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Effect of mannitol and hypertonic saline on cerebral oxygenation in patients with severe traumatic brain injury and refractory intracranial hypertension.
J Neurol Neurosurg Psychiatry 2009; 80(8):916-20JN

Abstract

BACKGROUND

The impact of osmotic therapies on brain oxygen has not been extensively studied in humans. We examined the effects on brain tissue oxygen tension (PbtO(2)) of mannitol and hypertonic saline (HTS) in patients with severe traumatic brain injury (TBI) and refractory intracranial hypertension.

METHODS

12 consecutive patients with severe TBI who underwent intracranial pressure (ICP) and PbtO(2) monitoring were studied. Patients were treated with mannitol (25%, 0.75 g/kg) for episodes of elevated ICP (>20 mm Hg) or HTS (7.5%, 250 ml) if ICP was not controlled with mannitol. PbtO(2), ICP, mean arterial pressure, cerebral perfusion pressure (CPP), central venous pressure and cardiac output were monitored continuously.

RESULTS

42 episodes of intracranial hypertension, treated with mannitol (n = 28 boluses) or HTS (n = 14 boluses), were analysed. HTS treatment was associated with an increase in PbtO(2) (from baseline 28.3 (13.8) mm Hg to 34.9 (18.2) mm Hg at 30 min, 37.0 (17.6) mm Hg at 60 min and 41.4 (17.7) mm Hg at 120 min; all p<0.01) while mannitol did not affect PbtO(2) (baseline 30.4 (11.4) vs 28.7 (13.5) vs 28.4 (10.6) vs 27.5 (9.9) mm Hg; all p>0.1). Compared with mannitol, HTS was associated with lower ICP and higher CPP and cardiac output.

CONCLUSIONS

In patients with severe TBI and elevated ICP refractory to previous mannitol treatment, 7.5% hypertonic saline administered as second tier therapy is associated with a significant increase in brain oxygenation, and improved cerebral and systemic haemodynamics.

Authors+Show Affiliations

Neurointensive Care Unit, University of Pennsylvania Medical Center, Philadelphia, Pennsylvania, USA.No affiliation info availableNo affiliation info availableNo affiliation info availableNo affiliation info availableNo affiliation info availableNo affiliation info availableNo affiliation info availableNo affiliation info available

Pub Type(s)

Journal Article
Research Support, Non-U.S. Gov't

Language

eng

PubMed ID

19293171

Citation

Oddo, M, et al. "Effect of Mannitol and Hypertonic Saline On Cerebral Oxygenation in Patients With Severe Traumatic Brain Injury and Refractory Intracranial Hypertension." Journal of Neurology, Neurosurgery, and Psychiatry, vol. 80, no. 8, 2009, pp. 916-20.
Oddo M, Levine JM, Frangos S, et al. Effect of mannitol and hypertonic saline on cerebral oxygenation in patients with severe traumatic brain injury and refractory intracranial hypertension. J Neurol Neurosurg Psychiatry. 2009;80(8):916-20.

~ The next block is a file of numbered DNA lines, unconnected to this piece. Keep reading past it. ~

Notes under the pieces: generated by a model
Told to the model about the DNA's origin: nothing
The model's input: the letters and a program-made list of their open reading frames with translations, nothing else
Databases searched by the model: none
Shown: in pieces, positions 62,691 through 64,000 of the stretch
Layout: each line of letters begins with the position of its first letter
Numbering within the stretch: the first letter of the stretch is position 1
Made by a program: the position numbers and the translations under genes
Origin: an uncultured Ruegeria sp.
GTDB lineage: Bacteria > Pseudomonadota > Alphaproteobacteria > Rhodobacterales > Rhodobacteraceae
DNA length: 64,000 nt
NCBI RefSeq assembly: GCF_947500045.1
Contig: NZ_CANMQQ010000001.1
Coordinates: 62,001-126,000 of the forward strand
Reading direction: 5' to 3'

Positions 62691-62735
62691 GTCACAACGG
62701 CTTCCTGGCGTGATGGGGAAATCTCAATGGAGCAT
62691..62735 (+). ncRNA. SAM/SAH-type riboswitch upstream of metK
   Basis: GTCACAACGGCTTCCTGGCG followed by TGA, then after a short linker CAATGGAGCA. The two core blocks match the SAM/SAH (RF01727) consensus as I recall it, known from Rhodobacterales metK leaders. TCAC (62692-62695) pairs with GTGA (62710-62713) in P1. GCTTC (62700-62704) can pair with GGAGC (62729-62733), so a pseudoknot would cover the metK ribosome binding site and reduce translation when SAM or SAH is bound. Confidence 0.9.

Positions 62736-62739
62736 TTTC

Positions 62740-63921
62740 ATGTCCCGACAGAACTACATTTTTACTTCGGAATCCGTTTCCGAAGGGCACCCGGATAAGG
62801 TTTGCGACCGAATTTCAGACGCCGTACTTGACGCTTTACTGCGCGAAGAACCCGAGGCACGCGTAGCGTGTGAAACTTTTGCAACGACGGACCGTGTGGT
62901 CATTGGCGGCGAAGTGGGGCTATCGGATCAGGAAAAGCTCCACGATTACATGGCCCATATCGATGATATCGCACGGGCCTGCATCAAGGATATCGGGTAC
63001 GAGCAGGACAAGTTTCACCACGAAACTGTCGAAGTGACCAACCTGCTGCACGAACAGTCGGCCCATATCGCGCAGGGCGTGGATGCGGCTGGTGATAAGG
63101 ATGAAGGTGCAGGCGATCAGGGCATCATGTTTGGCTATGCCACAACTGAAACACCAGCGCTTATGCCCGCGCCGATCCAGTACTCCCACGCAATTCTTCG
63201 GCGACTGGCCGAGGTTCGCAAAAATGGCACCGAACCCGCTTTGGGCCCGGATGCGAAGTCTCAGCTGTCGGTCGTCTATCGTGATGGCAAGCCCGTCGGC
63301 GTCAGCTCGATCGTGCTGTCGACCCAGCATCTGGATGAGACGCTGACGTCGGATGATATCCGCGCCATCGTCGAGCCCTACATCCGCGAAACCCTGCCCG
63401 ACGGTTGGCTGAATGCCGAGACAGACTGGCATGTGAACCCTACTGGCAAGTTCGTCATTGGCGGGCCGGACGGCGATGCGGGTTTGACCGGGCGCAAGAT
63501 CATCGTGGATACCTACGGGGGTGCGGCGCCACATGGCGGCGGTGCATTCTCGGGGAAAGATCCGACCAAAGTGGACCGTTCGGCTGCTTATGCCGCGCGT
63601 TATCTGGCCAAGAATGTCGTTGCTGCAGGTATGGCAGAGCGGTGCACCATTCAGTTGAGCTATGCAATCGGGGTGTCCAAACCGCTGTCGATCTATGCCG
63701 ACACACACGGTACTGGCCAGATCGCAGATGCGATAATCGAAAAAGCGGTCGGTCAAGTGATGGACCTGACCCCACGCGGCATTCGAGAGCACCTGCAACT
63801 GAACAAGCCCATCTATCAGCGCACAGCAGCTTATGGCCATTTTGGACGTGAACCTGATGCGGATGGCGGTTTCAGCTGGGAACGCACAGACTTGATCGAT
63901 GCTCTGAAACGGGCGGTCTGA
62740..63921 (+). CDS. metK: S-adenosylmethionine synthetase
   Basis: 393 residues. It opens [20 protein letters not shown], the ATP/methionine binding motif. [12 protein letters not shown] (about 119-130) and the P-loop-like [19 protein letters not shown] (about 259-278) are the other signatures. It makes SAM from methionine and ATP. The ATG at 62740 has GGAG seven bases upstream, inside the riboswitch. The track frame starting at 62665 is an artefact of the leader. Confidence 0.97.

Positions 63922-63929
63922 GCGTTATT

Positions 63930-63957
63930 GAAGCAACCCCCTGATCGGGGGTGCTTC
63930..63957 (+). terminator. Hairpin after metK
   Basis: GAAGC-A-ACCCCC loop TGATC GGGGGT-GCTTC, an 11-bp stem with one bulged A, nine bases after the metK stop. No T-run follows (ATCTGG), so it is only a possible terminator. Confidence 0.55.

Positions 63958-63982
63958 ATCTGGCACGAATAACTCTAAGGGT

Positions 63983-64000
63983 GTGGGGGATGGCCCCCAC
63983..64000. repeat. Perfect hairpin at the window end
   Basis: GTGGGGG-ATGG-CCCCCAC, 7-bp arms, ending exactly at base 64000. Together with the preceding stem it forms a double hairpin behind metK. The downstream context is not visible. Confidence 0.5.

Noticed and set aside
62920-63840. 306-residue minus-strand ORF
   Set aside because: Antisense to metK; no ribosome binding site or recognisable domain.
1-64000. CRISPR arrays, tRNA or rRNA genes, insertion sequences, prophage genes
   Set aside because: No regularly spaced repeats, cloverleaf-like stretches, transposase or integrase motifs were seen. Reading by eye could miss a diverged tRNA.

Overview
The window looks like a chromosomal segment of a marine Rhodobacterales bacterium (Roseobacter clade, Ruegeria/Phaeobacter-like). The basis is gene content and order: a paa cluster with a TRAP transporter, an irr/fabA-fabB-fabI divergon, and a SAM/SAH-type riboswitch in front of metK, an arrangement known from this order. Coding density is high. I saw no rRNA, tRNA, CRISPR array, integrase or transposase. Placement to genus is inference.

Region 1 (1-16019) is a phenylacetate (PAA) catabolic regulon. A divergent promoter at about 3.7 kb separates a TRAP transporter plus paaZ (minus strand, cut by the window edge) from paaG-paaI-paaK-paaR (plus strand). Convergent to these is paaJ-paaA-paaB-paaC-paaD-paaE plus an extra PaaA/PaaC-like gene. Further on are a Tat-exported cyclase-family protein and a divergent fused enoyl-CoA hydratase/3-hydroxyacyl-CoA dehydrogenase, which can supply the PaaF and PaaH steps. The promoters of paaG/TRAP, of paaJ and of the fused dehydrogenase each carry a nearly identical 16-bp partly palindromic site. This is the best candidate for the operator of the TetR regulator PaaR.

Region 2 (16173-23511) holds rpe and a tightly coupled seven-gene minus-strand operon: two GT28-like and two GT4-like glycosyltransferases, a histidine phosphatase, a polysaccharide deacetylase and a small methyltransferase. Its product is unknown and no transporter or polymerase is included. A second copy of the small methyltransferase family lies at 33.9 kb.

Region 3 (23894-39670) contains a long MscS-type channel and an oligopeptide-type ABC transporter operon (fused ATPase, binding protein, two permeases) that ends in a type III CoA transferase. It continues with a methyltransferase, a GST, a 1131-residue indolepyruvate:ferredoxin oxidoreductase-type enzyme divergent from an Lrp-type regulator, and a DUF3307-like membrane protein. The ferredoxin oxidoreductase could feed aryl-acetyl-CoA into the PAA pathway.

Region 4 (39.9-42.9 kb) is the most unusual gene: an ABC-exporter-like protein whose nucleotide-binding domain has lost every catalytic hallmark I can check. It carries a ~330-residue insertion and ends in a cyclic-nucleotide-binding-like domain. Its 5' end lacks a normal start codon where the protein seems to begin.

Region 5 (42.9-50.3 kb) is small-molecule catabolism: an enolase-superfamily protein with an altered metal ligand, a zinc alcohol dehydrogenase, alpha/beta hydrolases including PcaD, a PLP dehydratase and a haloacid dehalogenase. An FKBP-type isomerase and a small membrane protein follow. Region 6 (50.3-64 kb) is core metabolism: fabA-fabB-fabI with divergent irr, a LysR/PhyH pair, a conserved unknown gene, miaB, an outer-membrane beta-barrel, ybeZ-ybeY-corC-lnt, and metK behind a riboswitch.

Oddo, M., Levine, J. M., Frangos, S., Carrera, E., Maloney-Wilensky, E., Pascual, J. L., ... LeRoux, P. D. (2009). Effect of mannitol and hypertonic saline on cerebral oxygenation in patients with severe traumatic brain injury and refractory intracranial hypertension. Journal of Neurology, Neurosurgery, and Psychiatry, 80(8), pp. 916-20. doi:10.1136/jnnp.2008.156596.
Oddo M, et al. Effect of Mannitol and Hypertonic Saline On Cerebral Oxygenation in Patients With Severe Traumatic Brain Injury and Refractory Intracranial Hypertension. J Neurol Neurosurg Psychiatry. 2009;80(8):916-20. PubMed PMID: 19293171.
* Article titles in AMA citation format should be in sentence-case
TY - JOUR T1 - Effect of mannitol and hypertonic saline on cerebral oxygenation in patients with severe traumatic brain injury and refractory intracranial hypertension. AU - Oddo,M, AU - Levine,J M, AU - Frangos,S, AU - Carrera,E, AU - Maloney-Wilensky,E, AU - Pascual,J L, AU - Kofke,W A, AU - Mayer,S A, AU - LeRoux,P D, Y1 - 2009/03/16/ PY - 2009/3/19/entrez PY - 2009/3/19/pubmed PY - 2009/7/31/medline SP - 916 EP - 20 JF - Journal of neurology, neurosurgery, and psychiatry JO - J. Neurol. Neurosurg. Psychiatry VL - 80 IS - 8 N2 - BACKGROUND: The impact of osmotic therapies on brain oxygen has not been extensively studied in humans. We examined the effects on brain tissue oxygen tension (PbtO(2)) of mannitol and hypertonic saline (HTS) in patients with severe traumatic brain injury (TBI) and refractory intracranial hypertension. METHODS: 12 consecutive patients with severe TBI who underwent intracranial pressure (ICP) and PbtO(2) monitoring were studied. Patients were treated with mannitol (25%, 0.75 g/kg) for episodes of elevated ICP (>20 mm Hg) or HTS (7.5%, 250 ml) if ICP was not controlled with mannitol. PbtO(2), ICP, mean arterial pressure, cerebral perfusion pressure (CPP), central venous pressure and cardiac output were monitored continuously. RESULTS: 42 episodes of intracranial hypertension, treated with mannitol (n = 28 boluses) or HTS (n = 14 boluses), were analysed. HTS treatment was associated with an increase in PbtO(2) (from baseline 28.3 (13.8) mm Hg to 34.9 (18.2) mm Hg at 30 min, 37.0 (17.6) mm Hg at 60 min and 41.4 (17.7) mm Hg at 120 min; all p<0.01) while mannitol did not affect PbtO(2) (baseline 30.4 (11.4) vs 28.7 (13.5) vs 28.4 (10.6) vs 27.5 (9.9) mm Hg; all p>0.1). Compared with mannitol, HTS was associated with lower ICP and higher CPP and cardiac output. CONCLUSIONS: In patients with severe TBI and elevated ICP refractory to previous mannitol treatment, 7.5% hypertonic saline administered as second tier therapy is associated with a significant increase in brain oxygenation, and improved cerebral and systemic haemodynamics. SN - 1468-330X UR - https://www.unboundmedicine.com/medline/citation/19293171/Effect_of_mannitol_and_hypertonic_saline_on_cerebral_oxygenation_in_patients_with_severe_traumatic_brain_injury_and_refractory_intracranial_hypertension_ L2 - http://jnnp.bmj.com/cgi/pmidlookup?view=long&amp;pmid=19293171 DB - PRIME DP - Unbound Medicine ER -